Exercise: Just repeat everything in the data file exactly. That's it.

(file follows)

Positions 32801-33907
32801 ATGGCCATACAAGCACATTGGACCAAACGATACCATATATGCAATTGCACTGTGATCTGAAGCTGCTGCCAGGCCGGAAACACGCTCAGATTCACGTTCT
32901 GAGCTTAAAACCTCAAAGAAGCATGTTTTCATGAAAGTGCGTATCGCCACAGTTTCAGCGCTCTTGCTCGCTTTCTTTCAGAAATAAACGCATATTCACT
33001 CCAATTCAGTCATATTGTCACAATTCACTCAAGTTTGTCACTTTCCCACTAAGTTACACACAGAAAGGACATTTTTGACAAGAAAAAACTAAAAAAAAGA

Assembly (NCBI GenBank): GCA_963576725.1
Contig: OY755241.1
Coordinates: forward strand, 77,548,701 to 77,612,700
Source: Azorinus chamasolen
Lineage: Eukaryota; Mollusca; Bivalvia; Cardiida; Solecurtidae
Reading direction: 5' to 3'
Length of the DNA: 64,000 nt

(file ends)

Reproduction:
Positions 32801-33907
32801 ATGGCCATACAAGCACATTGGACCAAACGATACCATATATGCAATTGCACTGTGATCTGAAGCTGCTGCCAGGCCGGAAACACGCTCAGATTCACGTTCT
32901 GAGCTTAAAACCTCAAAGAAGCATGTTTTCATGAAAGTGCGTATCGCCACAGTTTCAGCGCTCTTGCTCGCTTTCTTTCAGAAATAAACGCATATTCACT
33001 CCAATTCAGTCATATTGTCACAATTCACTCAAGTTTGTCACTTTCCCACTAAGTTACACACAGAAAGGACATTTTTGACAAGAAAAAACTAAAAAAAAGA

Assembly (NCBI GenBank): GCA_963576725.1
Contig: OY755241.1
Coordinates: forward strand, 77,548,701 to 77,612,700
Source: Azorinus chamasolen
Lineage: Eukaryota; Mollusca; Bivalvia; Cardiida; Solecurtidae
Reading direction: 5' to 3'
Length of the DNA: 64,000 nt